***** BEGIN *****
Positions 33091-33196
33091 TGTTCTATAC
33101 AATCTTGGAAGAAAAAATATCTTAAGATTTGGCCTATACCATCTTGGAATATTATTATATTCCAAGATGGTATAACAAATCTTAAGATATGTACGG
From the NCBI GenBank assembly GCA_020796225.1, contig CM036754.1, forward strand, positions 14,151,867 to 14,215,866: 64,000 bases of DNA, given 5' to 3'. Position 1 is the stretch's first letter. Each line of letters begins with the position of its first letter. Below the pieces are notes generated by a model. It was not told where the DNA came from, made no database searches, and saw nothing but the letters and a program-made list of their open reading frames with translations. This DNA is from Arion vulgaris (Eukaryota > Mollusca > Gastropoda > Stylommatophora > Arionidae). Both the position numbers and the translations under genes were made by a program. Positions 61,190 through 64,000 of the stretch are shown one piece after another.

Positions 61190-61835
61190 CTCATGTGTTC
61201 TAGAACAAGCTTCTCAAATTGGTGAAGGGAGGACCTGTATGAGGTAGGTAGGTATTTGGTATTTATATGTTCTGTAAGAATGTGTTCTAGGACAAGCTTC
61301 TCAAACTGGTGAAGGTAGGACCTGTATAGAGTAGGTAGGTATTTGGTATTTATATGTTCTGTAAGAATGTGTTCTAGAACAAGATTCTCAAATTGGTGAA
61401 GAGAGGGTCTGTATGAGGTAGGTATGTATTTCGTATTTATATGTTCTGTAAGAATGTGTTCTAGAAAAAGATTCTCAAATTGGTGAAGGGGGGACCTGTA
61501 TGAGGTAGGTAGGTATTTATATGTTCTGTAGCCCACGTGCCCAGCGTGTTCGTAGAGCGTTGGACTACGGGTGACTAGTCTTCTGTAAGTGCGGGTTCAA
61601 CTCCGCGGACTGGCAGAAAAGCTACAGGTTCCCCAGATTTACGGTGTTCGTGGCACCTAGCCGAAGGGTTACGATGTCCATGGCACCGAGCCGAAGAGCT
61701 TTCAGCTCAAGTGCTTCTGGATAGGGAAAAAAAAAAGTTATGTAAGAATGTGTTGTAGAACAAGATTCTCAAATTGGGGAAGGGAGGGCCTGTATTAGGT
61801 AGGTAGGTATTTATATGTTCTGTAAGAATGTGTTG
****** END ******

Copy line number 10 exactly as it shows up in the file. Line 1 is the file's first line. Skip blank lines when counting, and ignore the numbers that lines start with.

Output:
61501 TGAGGTAGGTAGGTATTTATATGTTCTGTAGCCCACGTGCCCAGCGTGTTCGTAGAGCGTTGGACTACGGGTGACTAGTCTTCTGTAAGTGCGGGTTCAA